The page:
* European warfare in the 18th century, after the devastation of 16th and 17th century total wars, had become a sort of song and dance with opposing generals actually meeting each other to mutually minimize their casualties, and to avoid destroying the actual resource they were fighting over. This style of warfare is actually ''exactly'' the method which Sun Tzu's "At of War" sees as the most efficient - to win the enemy by manouevre, and attacking his plans and alliances instead of his forces. The rule of warfare was to wear brightly colored uniforms so that everyone knew just who was on whose side, and to use thin files so one row at a time could fire, then get out of the way while they reloaded. This was not a very effective way to win (or rather kill), but was (relatively) predictable, respectable (in context), and (relatively) civilized; it was generally agreed to because highly disciplined, professional soldiers in this form of warfare were expensive to train, keep, and equip. In a case of victory, it also usually provided better [[{{Plunder}} outcomes of war]] than outright carnage and devastation. This system ended with UsefulNotes/TheFrenchRevolution; suddenly you have a French army five times its pre-Revolution size, much less trained as a whole, aggressive as a hornet's nest and directed by a government more encroaching on the general populace than the kings could ever manage and under attack by most of its neighbors (and then going on for the counter-attack), with generals who had none of these dainty sensibilities and qualms about where replacements for killed soldiers were going to come from or what the upper crust in snooty aristocratically-run nations would think...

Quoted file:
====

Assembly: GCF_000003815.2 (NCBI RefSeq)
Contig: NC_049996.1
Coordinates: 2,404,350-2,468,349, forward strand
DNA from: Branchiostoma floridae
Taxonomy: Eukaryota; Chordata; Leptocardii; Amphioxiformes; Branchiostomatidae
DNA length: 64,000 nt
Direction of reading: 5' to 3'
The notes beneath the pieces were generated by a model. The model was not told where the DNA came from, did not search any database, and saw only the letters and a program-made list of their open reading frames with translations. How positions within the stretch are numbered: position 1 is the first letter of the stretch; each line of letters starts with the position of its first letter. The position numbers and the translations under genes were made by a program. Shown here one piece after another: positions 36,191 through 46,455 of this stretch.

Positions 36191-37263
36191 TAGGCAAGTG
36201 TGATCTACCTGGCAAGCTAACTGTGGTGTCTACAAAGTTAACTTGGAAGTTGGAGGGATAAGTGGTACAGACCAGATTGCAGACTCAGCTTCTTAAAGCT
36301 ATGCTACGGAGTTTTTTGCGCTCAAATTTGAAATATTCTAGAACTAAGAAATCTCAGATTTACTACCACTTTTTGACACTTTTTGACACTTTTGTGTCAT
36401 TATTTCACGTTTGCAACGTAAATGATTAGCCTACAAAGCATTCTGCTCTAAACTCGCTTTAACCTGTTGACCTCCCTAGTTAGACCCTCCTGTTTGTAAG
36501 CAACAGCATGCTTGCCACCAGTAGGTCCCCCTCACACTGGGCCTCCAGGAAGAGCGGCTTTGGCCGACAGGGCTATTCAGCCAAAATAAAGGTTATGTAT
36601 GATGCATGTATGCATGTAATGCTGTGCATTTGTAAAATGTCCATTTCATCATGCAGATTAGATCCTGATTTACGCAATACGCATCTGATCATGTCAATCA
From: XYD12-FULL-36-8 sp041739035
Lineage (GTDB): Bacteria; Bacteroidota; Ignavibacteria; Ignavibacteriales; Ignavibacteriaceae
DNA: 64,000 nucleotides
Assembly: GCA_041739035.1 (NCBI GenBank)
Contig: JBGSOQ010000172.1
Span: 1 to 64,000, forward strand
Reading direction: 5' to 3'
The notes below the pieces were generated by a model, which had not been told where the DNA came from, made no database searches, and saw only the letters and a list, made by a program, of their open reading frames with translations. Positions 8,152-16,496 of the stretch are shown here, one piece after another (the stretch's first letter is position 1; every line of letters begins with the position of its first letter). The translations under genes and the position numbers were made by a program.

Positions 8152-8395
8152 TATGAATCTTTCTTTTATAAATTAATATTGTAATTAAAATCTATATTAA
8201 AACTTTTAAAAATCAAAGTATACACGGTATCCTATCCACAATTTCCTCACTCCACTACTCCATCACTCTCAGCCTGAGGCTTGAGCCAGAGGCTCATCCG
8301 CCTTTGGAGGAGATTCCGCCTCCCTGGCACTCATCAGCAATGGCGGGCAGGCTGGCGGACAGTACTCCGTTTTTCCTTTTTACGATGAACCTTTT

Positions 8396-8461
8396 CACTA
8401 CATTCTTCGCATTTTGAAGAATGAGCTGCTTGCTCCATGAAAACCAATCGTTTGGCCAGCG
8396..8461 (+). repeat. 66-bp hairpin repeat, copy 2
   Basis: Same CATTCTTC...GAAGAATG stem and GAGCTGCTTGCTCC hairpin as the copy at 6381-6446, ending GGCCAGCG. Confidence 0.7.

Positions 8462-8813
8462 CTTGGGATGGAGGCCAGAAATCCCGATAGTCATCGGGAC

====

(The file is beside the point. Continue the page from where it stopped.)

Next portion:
to:
* European warfare in the 18th century, after the devastation of 16th and 17th century total wars, had become a sort of song and dance with opposing generals actually meeting each other to mutually minimize their casualties, and to avoid destroying the actual resource they were fighting over. This style of warfare is actually ''exactly'' the method which Sun Tzu's "At of War" sees as the most efficient - to win the enemy by manouevre, and attacking his plans and alliances instead of his forces. The rule of warfare was to wear brightly colored uniforms so that everyone knew just who was on whose side, and to use thin files so one row at a time could fire, then get out of the way while they reloaded. This was not a very effective way to win (or rather kill), but was (relatively) predictable, respectable (in context), and (relatively) civilized; it was generally agreed to because highly disciplined, professional soldiers in this form of warfare were expensive to train, keep, and equip. equip, sieges became the dominant form of warfare in the Early Modern Period. Once the attackers had dug in and prepared entrenched field guns, most defenders took the opportunity to surrender, keep their weapons, and retire to friendly territory. In a case of victory, it this system also usually provided better [[{{Plunder}} outcomes of war]] than outright carnage and devastation. This system ended with UsefulNotes/TheFrenchRevolution; suddenly you have a French army five times its pre-Revolution size, much less trained as a whole, aggressive as a hornet's nest and directed by a government more encroaching on the general populace than the kings could ever manage and under attack by most of its neighbors (and then going on for the counter-attack), with generals who had none of these dainty sensibilities and qualms about where replacements for killed soldiers were going to come from or what the upper crust in snooty aristocratically-run nations would think...
27th Sep '15 5:23:35 PM Getheren
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*** Which is one of the strengths of [[TheHive eusocial superorganisms]]. One bee is no bee; for them, the hive is the basic unit of life. This means that massive defensive responses begin to make evolutionary sense; the colony survives so long as enough individuals survive to keep the brood safe.

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* Arguably, the human immune system, when working at peak efficiency, destroys invading pathogens by zerg-rushing them with antibodies.
24th Aug '15 5:14:12 PM phoenix